ACCORDING TO THE WEBSITE howmanyofme.com, there are 52,554 people in the U.S. with the last name Orr.
Furthermore, there are 1,269,455 people in the U.S. with the first name Steven, 879,852 people in the U.S. with the first name Stephen, and there are fewer than 1,623 people in the U.S. with the first name Steeven.
Stay with me, I’m building to something.
Of the 52,554 people with the last name Orr; 205 are named Steven, 142 are named Stephen, but only 1 is named Steeven.
That would be me.
Now, I don’t know how accurate these statistics are, the site itself claims that it is “More accurate than a Magic 8-ball. Less accurate than distributing and collecting 300 million surveys.” It also admits that while the information does come from the Census Bureau, it’s actually quite old. Not as old as me, but old all the same.
Still, it is interesting data.
I use it here for two reasons.
One: I always like to point out how unique my first name is. I mean when you think that out of the three hundred and some odd million people there are kicking it in the United States, less than two thousand spell their name the same as I do. Now, if I’ve done the math correctly, and there’s more than a good chance that I haven’t, I am part of the just 0.00051037735849057% of the population of these United States with that spelling.
But there is a downside to that uniqueness.
For example, when I’m at my second job and folks see my name tag, I am invariably asked:
“Are there really two e’s in your name?”
“Three, actually,” I would respond, and we’d both have a good laugh.
If pressed further on why my named is spelled the way it is, I would tell them the truth.
I am named after my Dad’s high school friend who never made it back from Viet Nam.
Why his parent’s chose to spell his name with three e’s, I have no idea.
Another disadvantage of having a name spelled as I do: Folks always feel the need to correct it for me. Meaning, I’ll fill out a form, I’ll put “Steeven” in the first name field and somewhere down the line someone sees that and says to themselves:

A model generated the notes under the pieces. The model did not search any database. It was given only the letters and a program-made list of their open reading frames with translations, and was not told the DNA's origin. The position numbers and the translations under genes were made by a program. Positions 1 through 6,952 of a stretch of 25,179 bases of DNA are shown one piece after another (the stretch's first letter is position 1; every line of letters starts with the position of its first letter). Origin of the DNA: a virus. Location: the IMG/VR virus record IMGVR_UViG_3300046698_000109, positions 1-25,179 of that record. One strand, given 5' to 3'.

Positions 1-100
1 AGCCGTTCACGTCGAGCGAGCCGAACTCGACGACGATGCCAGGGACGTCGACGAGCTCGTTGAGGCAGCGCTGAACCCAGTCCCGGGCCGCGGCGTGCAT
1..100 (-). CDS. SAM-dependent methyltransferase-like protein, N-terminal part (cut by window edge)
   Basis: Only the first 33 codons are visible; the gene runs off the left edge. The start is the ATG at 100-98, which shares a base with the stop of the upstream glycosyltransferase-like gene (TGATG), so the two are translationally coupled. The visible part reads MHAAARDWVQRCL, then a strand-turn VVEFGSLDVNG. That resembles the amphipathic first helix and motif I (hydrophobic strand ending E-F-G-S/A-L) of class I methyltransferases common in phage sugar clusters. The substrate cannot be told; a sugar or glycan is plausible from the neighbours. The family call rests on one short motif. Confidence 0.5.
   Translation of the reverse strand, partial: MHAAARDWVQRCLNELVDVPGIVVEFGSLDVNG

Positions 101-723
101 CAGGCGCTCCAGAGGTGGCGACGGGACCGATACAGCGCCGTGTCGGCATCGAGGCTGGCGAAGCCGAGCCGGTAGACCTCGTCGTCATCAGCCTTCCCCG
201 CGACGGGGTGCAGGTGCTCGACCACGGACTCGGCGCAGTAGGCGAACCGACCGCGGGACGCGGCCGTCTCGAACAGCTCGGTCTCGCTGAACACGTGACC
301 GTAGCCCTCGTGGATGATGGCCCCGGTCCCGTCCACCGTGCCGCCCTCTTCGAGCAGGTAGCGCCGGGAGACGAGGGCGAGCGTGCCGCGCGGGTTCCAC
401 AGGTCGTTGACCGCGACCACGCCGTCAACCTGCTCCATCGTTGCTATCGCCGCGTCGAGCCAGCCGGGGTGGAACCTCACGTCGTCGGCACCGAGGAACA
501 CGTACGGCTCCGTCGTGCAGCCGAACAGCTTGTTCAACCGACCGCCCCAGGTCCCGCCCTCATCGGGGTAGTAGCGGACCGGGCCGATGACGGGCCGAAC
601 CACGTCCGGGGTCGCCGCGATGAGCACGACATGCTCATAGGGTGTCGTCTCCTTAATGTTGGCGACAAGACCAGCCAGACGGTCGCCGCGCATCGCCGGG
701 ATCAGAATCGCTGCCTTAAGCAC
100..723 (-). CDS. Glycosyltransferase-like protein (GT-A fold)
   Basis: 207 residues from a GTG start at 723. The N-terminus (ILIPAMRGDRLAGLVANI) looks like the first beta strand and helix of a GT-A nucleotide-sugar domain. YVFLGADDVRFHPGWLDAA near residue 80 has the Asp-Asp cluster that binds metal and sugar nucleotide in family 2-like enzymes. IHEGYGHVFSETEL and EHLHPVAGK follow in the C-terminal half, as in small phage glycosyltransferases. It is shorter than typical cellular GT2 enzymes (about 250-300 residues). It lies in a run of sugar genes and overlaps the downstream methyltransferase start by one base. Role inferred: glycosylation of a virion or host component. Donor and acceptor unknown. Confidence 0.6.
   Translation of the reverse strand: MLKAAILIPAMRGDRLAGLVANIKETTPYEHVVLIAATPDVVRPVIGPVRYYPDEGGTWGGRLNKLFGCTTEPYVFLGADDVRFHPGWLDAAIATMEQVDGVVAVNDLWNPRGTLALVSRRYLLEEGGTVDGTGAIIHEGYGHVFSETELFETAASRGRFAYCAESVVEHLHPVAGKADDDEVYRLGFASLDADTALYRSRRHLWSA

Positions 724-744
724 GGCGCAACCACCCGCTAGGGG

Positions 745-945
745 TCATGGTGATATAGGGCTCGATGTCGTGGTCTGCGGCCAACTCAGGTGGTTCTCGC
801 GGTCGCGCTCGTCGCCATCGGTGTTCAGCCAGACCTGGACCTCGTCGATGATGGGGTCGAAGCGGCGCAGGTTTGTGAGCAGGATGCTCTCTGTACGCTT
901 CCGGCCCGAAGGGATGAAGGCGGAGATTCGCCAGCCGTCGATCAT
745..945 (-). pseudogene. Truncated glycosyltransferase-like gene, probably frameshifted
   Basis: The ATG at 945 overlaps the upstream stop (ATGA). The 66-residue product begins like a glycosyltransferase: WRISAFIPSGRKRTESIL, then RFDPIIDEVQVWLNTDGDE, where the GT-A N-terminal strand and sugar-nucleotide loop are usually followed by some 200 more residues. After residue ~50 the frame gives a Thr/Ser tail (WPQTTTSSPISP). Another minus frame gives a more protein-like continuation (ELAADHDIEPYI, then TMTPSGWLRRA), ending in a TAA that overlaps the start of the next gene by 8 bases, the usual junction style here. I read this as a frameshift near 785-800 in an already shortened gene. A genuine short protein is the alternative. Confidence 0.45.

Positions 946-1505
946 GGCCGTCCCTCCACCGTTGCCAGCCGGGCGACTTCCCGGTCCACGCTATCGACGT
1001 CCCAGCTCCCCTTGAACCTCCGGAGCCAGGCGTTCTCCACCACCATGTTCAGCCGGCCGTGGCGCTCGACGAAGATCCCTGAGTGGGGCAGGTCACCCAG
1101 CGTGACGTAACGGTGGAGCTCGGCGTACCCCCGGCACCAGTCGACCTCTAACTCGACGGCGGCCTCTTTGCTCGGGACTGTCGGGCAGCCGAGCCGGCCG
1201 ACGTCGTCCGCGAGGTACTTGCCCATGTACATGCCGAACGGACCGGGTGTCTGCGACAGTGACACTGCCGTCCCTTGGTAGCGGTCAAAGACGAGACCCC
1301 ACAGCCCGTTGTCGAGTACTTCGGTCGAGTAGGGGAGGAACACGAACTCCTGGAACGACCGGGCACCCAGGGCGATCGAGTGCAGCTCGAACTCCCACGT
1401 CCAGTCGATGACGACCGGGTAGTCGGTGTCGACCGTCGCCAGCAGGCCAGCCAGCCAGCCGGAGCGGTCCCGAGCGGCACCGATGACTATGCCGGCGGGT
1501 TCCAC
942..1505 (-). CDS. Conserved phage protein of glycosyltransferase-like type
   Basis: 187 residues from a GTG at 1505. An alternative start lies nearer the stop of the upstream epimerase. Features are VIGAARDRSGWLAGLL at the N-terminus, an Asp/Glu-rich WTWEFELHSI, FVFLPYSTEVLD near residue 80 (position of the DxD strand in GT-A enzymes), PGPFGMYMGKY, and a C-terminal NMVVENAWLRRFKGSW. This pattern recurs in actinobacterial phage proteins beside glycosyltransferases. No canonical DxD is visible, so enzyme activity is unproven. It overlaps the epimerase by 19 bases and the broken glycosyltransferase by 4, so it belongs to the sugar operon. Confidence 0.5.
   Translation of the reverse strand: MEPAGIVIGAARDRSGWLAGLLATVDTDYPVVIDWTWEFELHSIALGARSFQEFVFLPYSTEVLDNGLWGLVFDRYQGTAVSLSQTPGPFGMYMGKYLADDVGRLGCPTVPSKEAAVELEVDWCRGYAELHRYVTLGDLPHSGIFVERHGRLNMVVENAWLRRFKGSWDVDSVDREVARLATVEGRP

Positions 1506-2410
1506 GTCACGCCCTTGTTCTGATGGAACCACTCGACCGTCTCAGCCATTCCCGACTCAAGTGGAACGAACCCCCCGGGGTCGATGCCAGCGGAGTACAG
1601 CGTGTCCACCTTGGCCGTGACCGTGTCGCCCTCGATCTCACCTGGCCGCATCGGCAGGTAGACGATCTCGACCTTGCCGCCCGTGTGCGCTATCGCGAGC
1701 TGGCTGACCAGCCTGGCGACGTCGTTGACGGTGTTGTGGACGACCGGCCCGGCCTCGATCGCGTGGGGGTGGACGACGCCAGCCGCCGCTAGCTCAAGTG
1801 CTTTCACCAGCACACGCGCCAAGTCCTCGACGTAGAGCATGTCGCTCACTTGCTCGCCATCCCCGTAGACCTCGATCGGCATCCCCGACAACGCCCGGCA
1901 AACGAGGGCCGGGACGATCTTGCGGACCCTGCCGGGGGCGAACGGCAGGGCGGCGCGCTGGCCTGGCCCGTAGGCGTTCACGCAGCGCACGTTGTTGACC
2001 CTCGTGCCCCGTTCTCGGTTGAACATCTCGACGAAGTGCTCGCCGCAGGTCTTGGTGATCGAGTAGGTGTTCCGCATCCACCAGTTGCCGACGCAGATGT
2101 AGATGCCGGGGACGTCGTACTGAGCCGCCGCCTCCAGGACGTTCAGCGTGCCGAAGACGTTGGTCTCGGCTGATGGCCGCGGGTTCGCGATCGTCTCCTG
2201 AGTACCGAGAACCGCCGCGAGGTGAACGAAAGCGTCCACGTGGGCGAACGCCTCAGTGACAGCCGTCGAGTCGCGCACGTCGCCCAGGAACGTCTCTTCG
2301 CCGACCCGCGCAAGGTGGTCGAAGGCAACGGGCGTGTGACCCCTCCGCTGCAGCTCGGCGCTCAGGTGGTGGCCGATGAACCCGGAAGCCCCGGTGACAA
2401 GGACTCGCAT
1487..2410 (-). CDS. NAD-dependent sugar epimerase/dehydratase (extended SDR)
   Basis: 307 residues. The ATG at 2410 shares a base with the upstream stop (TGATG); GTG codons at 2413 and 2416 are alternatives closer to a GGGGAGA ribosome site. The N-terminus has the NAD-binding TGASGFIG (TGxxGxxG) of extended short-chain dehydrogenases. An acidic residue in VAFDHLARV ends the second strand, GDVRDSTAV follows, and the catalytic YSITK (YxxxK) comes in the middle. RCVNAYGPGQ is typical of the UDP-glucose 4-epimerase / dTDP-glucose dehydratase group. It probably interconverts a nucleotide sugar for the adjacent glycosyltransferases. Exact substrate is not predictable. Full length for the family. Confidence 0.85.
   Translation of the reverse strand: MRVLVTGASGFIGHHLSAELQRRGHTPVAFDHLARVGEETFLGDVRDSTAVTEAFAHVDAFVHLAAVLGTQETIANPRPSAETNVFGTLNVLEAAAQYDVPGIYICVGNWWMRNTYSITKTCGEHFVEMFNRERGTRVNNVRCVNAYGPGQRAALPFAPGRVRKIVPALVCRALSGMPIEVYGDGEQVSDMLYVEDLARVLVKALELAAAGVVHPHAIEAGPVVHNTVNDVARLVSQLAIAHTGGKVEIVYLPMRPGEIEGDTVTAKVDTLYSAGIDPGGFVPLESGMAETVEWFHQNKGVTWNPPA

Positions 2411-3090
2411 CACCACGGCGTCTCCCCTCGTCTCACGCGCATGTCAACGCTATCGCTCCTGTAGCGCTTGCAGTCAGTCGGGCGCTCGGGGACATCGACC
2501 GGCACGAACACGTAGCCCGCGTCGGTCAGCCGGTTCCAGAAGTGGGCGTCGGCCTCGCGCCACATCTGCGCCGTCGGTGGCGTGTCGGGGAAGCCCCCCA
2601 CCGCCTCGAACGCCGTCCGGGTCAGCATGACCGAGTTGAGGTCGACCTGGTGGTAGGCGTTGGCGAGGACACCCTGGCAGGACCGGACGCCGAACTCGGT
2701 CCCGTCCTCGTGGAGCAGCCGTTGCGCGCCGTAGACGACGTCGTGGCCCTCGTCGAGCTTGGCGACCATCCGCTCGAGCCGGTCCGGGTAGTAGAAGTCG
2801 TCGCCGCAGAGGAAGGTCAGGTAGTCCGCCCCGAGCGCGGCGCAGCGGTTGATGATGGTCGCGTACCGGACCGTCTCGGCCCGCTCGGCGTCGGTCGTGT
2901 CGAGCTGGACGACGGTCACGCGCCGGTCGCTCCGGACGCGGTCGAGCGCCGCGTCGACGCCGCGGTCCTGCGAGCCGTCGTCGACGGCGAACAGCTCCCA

“Now surely that isn’t how he spells his name. I mean, sure, the form is filled out in pen, but it’s obvious this guy doesn’t know the first thing about how to spell his own name. I’ll take it upon myself to correct such an oversight. He’ll thank me for it later when he discovers his mistake.”
In fact, if I go to Google and type in: “Where does the name Steeven come from”, even Google corrects it for me as this is what I get back:
"Including results for Where does the name Steven come from"
Three pages in with nothing regarding the name Steeven, and the results switch to:
“Including results for Where does the name Stephen come from”
It’s twenty pages in before I finally give up, start over, and choose the Search only for Where does the name Steeven come from option.
From there all I can find is one site, behindthename.com, that tells me that Steeven is a variant of Steven and that it’s French.
That explains my love for french fries.
OK, terrible joke, but I make no apologies.
The second reason I began with the above statistics is to show that once I explain why I chose Steeven Orr Else as the name for my website, I know that there will be at least 52,554 people out in there in the States who will know exactly where I’m coming from.
See, when you have a name like Orr, growing up, you hear this a lot:
“What’s your name?”
“Steeven Orr? Steeven or what?” This would inevitably be followed by brays of laughter. One-sided, of course.
I would like to think that if all 52,554 Orrs are reading this, that they would feel me.
Throughout the first few years of this sort of behavior, I’d pretend to laugh along with the original genius, or O.G., who came up with the creative jibe, but eventually I began to reply in a very simple sort of way.
THEM: What’s your name?
ME: Steeven Orr.
THEM: Steeven Orr? Steeven or what?
ME: Steeven or else.
I would typically follow it up with a grin.
Don’t get me wrong, I wasn’t trying to be intimidating. I mean, I am a very large and hairy man. But Intimidating I am not.
I just needed something to say. Some sort of reply. Something to throw back other than laughing uncomfortably along with them.
And to tell you the truth, it’s probably been twenty years since I’ve had to use the reply because people stopped asking.
So, back in October of 2011, when I was ready to buy my domain name, it just felt right to use SteevenOrrElse.com.
And now you know.
Even if you hadn’t wanted to.